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Helmets? Second guessing - Page 2

post #31 of 91
I have been wearing a helmet for over 10 years. I have hit any number items including ice, snow making pipes, trail signs, trees. The big plus I find is that they come in handle braking tree limbs here in the East.

Have you ever seen someone fall while walking around outside the base lodge. I wear mine when ever I'm outside at a ski area. Even walking through the parking lot.
post #32 of 91
After hundreds of whacks on the noggin with the "safety bar", I bought a helmet. I am now one happy man. Best yet I haven't had to push anyone off the chair for 3 years!!! O.K. I got the helmet 4 years ago but it took a year of AA to get over the "idiot push" addiction.

I agree with Oboe. LEGISLATE - NOW!!! Buy American, that includes legal services.

I have an amendment to Oboe's legislation: If anyone is so dumb as to actually take increased "super risks" just because they are wearing a helmet they must wear a special helmet that makes them feel more confident but provides no additional protection. We could call it the "Darwin Awards Helmet".

Now back to your regularly scheduled program.

post #33 of 91
Originally posted by Maddog1959:
After hundreds of whacks on the noggin with the "safety bar", I bought a helmet.

but it took a year of AA to get over the "idiot push" addiction.

Let's see now, 100's of wacks in the head and you still didn't learn to sit back when you got on the chair? Pavlov had more behavior modification success with lab rats.
post #34 of 91
Originally posted by Max Capacity:
Have you ever seen someone fall while walking around outside the base lodge. I wear mine when ever I'm outside at a ski area. Even walking through the parking lot.
Yeah, but do you wear it in the car on the way to the ski area??

I've been thinking about getting a helmet for a while, and finally pulled the trigger on a Leedom last night. Thanks to this thread for giving me the final kick in the pants. I've been skiing faster and harder in recent years. Luckily, I have not had a major crash in years, but I can see where a helmet would definitely save my bacon, and perhaps preserve a good day of skiing, next time I spill.

Many years ago, I did a major face plant which resulted in a bloody nose and headache. Worst part was that it ruined my day, I had to stop skiing before lunch! At the very least, if the helmet can help me avoid things like that, it will be worth it. If it prevents some injuries, even better!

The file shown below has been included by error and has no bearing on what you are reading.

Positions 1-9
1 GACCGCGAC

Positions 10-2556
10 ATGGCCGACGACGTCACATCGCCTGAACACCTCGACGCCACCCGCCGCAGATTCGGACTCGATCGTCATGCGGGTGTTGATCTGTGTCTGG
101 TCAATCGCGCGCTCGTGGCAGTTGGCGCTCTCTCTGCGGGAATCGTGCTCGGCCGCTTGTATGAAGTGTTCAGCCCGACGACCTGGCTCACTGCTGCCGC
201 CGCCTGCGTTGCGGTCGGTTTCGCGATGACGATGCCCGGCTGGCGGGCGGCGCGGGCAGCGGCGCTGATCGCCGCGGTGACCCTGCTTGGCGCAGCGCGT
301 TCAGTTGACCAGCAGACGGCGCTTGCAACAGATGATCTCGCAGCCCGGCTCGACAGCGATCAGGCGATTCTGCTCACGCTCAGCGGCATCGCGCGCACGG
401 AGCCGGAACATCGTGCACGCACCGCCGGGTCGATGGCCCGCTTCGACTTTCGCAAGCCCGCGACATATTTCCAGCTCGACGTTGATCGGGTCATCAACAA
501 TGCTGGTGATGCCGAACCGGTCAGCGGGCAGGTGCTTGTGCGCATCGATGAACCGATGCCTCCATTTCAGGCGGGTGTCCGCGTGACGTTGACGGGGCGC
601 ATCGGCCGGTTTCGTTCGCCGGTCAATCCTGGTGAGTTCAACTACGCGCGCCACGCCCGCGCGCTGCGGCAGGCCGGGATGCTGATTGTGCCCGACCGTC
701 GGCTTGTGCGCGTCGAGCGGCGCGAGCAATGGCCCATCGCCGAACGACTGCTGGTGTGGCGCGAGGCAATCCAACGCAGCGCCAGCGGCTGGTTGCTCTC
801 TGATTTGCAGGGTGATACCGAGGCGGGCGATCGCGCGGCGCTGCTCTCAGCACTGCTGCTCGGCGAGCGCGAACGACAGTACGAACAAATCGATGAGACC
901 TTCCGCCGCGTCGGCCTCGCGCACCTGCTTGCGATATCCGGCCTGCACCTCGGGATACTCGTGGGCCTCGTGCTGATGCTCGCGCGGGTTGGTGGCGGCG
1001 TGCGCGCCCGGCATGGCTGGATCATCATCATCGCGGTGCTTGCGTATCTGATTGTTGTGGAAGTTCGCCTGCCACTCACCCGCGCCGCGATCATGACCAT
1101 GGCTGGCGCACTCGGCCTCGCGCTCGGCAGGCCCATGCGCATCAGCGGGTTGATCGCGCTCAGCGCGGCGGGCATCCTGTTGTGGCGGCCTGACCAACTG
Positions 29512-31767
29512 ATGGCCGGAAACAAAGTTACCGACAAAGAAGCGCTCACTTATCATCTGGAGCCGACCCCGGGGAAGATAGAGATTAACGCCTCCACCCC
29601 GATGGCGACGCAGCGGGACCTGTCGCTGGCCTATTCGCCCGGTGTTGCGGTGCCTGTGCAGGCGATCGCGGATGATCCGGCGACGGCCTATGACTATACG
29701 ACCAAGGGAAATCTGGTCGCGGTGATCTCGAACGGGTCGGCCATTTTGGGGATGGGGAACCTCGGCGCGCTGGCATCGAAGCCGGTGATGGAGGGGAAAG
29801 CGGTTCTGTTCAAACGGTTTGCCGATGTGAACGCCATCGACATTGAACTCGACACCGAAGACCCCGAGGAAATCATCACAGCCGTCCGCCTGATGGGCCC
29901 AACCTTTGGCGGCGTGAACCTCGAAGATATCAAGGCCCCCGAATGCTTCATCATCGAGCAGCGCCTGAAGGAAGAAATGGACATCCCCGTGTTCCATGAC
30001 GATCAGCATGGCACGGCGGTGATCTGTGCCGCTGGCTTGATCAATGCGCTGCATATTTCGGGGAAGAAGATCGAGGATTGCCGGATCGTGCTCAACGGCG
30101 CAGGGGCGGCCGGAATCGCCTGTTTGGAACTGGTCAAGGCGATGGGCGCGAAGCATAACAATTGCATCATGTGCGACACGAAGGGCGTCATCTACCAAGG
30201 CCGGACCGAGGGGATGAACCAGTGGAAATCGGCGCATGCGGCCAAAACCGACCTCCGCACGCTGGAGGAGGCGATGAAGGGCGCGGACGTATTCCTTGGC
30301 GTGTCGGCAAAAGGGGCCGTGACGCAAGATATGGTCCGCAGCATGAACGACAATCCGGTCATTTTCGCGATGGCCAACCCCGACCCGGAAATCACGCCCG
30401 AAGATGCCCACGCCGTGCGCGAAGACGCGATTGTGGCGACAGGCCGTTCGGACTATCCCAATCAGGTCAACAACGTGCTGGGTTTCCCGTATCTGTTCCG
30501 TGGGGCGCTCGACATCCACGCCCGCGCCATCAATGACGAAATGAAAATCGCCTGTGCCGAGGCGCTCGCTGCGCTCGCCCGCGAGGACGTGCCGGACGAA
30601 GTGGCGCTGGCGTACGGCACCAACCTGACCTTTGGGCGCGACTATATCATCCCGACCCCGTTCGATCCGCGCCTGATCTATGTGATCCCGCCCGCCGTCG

post #35 of 91
I'd like to weigh in with some some thoughts and questions on this on this topic. As far as a law is concerned. NOPE! Not needed.
There was an article in TPS about 5 years ago about rates of injury, who was most at risk, what helmets were designed for etc.The numbers presented, when worked into an equasion, seemed to work out to something like .00002% chance that I could expect a head injury requiring a hospital visit on any given day I went skiing. I suspect that if I need a helmet to ski, I need a helmet to drive even more.
For John Mason and Inspector Gadget. I gave up racing and started teaching because of 4 neck injuries. My physical therapist had said "Boy the ligaments in your neck are REALLY LOOSE and will be of no use for holding up your head the rest of your life. The extra weight of a helmet would have made injuries 2-4 worse ,and would increase the risk of another injury. Whenever I fall the first thing I'm concerned with is my neck.
The Mayo Clinic report is of particular interest as my father died as a result of Parkinsons 5 months ago. I know dad never had a head injury except for the one that killed him. ( Should all parkinsons patients wear a helmet because of their increased probability of falling? )
Note that the study was only of 196 cases. Thats a pretty small sample with SO many other possable influences.
The stress of worrying about this may be more detrimental to one's health then the small amount of protection provided by the helmet. Of course if wearing the helmet reduces worry, that may improve health.
I'd like to see studies done comparing risk based on human hours spent engaged in the activity. Again I think driving is riskier then skiing. The last time I saw a comparison of sports vs injury, football was 1st and skiing was #12.
Sorry for the long response. This topic hits home for several reasons.

[ April 01, 2004, 02:59 PM: Message edited by: KAZOOSKI ]
post #36 of 91

I saw the statement below at www.thecni.org/reviews/11-1-p27-levy.htm and found it extremely interesting that both motorcycle and bicycle helmets are lab tested only at about 14 mph. However, it seems to me that bicyclists and especially motorcyclists go much faster than 14 mph and seem to survive crashes while wearing helmets.

If this is true, some folks who wear ski helmets may be likely to survive crashes at speeds much higher than 14 mph.

What do you think? Do you have any anecdotal evidence from personal experiences with crashing on a bicycle/motorcycle/skis/snowboard at speeds greater than 14 mph while wearing a helmet and surviving or know anyone who has?